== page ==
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United States Department of Agriculture

Agricultural Research Service

Research Project: Spatial Modeling of Agricultural Watersheds: Water and Nutrient Management and Targeted Conservation Effects at Field to Watershed Scales

Location: Agricultural Systems Research Unit

Title: When will my wheat plant flower?

Author
item McMaster, Gregory

Submitted to: Colorado State University Technical Report
Publication Type: Experiment Station
Publication Acceptance Date: April 21, 2013
Publication Date: N/A

Interpretive Summary: Knowing when to expect your wheat crop will reach a specific growth stage is important for many reasons. The recommended time for applying herbicides is increasingly being based on the growth stage, or number of leaves that have appeared. The effectiveness of managing practices such as spring application of N fertilizer or limited irrigation strategies can be improved when timed to specific growth stages. However, when winter wheat reaches a growth stage depends on factors such as weather (heat and drought) or variety (early or late maturity). Fortunately, much research has studied the timing for reaching a growth stage as a function of the environment (called phenology), and we can predict wheat growth stages quite accurately. Until recently, most phenological information has been used by scientists and in detailed crop simulation models. To facilitate the accessibility of this information, USDA-ARS has developed a computer program (PhenologyMMS) that is available to farmers and consultants for predicting crop growth stages. This program uses historical weather data for certain locations in eastern Colorado. After setting a few inputs such as planting date for a particular year, it will predict the date of seedling emergence and subsequent growth stages; first tiller appearance, jointing, beginning of booting, heading, flowering, and maturity. The user can run the model under irrigated or dryland conditions. The growth stage predictions can be based on a “generic” winter wheat variety, for early, medium, or late maturing varieties, or for some specific varieties of wheat. The basic science behind PhenologyMMS and how the program can be used is discussed, and analysis of when growth stages can historically be expected to occur for eastern Colorado is provided.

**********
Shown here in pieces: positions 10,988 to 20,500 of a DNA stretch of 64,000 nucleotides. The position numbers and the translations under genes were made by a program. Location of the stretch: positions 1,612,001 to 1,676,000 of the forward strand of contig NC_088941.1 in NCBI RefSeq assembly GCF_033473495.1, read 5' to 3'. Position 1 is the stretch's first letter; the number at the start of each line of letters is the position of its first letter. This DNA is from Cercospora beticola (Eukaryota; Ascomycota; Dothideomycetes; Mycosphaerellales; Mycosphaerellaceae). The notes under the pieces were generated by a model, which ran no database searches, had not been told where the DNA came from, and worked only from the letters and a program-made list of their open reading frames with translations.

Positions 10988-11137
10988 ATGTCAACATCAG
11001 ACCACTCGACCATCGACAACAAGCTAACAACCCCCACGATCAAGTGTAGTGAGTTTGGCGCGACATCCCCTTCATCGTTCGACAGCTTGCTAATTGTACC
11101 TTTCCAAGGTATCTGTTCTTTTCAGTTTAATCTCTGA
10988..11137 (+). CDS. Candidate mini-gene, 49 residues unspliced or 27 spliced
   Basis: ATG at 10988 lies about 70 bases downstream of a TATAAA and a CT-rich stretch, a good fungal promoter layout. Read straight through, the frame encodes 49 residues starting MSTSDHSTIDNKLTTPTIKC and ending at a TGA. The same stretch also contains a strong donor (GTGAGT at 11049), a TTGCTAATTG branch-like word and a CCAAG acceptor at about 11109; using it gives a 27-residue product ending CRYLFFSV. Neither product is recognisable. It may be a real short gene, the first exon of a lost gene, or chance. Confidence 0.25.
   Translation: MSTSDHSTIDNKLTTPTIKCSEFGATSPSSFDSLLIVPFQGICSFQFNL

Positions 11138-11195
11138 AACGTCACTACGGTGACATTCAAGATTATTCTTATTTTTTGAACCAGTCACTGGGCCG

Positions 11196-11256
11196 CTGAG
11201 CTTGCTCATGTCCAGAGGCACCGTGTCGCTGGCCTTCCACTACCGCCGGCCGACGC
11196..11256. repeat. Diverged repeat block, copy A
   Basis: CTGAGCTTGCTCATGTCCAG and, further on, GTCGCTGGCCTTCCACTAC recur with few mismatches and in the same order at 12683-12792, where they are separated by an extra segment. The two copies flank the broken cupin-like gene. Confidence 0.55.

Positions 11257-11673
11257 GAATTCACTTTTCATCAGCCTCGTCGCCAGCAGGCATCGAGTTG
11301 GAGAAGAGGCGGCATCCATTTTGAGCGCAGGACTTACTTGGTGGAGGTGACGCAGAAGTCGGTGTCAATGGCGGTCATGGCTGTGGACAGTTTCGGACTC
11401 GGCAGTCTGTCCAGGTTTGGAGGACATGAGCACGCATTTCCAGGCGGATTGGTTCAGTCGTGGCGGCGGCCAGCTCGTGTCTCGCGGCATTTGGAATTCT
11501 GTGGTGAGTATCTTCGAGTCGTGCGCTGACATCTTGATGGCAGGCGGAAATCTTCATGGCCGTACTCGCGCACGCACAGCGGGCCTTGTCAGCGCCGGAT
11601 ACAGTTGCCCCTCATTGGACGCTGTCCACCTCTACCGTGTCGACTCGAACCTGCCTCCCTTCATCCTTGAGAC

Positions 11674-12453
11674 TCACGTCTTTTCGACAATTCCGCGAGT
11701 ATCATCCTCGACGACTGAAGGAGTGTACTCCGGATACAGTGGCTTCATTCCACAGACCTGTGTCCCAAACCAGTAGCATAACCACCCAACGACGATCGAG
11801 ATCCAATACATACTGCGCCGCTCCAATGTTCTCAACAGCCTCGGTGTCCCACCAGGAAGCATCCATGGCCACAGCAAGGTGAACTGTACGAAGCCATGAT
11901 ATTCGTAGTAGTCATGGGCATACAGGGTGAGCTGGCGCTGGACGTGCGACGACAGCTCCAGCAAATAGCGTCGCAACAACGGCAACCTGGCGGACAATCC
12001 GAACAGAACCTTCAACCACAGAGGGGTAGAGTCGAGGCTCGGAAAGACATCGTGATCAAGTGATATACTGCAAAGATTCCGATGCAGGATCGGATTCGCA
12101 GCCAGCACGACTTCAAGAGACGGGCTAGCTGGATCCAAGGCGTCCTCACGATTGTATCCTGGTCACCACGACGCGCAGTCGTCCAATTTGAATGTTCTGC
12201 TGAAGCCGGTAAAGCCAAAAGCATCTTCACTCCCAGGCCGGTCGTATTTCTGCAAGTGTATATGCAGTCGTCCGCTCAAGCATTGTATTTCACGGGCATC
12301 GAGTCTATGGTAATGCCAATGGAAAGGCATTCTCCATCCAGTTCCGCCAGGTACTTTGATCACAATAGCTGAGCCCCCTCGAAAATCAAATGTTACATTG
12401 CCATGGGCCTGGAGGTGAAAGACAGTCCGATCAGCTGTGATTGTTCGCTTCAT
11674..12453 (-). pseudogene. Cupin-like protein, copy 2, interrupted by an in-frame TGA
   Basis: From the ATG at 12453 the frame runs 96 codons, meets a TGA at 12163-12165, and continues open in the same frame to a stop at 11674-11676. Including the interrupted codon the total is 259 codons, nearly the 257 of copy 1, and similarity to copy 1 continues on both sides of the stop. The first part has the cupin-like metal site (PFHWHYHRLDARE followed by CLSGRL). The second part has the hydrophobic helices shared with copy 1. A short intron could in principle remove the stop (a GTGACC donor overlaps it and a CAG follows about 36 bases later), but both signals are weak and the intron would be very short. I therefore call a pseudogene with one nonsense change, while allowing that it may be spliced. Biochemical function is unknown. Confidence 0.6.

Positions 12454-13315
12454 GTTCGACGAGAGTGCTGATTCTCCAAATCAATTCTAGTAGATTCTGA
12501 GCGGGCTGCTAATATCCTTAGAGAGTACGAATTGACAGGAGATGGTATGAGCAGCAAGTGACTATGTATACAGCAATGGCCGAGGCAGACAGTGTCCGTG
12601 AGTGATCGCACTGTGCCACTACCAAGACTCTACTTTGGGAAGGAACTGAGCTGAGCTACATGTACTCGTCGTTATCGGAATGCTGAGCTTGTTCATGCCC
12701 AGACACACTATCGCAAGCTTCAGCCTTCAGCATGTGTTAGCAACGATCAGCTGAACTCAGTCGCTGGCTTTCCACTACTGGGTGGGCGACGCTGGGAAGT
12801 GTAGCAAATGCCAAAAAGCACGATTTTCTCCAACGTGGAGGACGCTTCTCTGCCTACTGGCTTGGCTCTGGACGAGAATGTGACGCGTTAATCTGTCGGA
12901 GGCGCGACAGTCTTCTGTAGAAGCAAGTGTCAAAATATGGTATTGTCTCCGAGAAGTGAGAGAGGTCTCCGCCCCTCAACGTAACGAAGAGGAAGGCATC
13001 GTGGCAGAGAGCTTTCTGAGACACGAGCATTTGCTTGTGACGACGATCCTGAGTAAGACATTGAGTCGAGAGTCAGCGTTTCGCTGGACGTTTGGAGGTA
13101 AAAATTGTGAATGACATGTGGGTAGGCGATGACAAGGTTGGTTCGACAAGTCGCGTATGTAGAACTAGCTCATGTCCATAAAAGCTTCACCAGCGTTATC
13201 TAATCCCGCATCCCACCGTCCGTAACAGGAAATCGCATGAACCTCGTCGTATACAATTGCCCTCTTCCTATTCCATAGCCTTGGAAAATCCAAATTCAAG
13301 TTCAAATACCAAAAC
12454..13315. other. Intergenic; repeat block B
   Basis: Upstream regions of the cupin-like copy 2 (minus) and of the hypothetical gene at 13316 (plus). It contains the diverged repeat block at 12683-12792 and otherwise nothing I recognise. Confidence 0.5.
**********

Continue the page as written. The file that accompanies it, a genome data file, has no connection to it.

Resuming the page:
Technical Abstract: Knowing when to expect your wheat crop will reach a specific developmental event is important for many reasons. The window for applying herbicides is increasingly being based on the growth stage, or number of leaves that have appeared. The effectiveness of managing practices such as spring application of N fertilizer or limited irrigation strategies can be improved when timed to specific growth stages. However, when winter wheat reaches a developmental event depends on factors such as weather (heat and drought) or variety (early or late maturity). Fortunately, much research has studied the timing for reaching a developmental event as a function of the environment (called phenology), and we can predict wheat developmental event quite accurately. Until recently, most phenological information has been used by scientists and in detailed crop simulation models. To facilitate the accessibility of this information, USDA-ARS has developed a computer program (PhenologyMMS) that is available to farmers and consultants for predicting crop developmental events. This program uses historical weather data for certain locations in eastern Colorado. After setting a few inputs such as planting date for a particular year, it will predict the date of seedling emergence and subsequent developmental events; first tiller appearance, jointing, beginning of booting, heading, flowering, and maturity. The user can run the model under irrigated or dryland conditions. The phenological predictions can be based on a “generic” winter wheat variety, for early, medium, or late maturing varieties, or for some specific varieties of wheat. The basic science behind PhenologyMMS and how the program can be used is discussed, and analysis of when developmental events can historically be expected to occur for eastern Colorado is provided.

Last Modified: 4/19/2014
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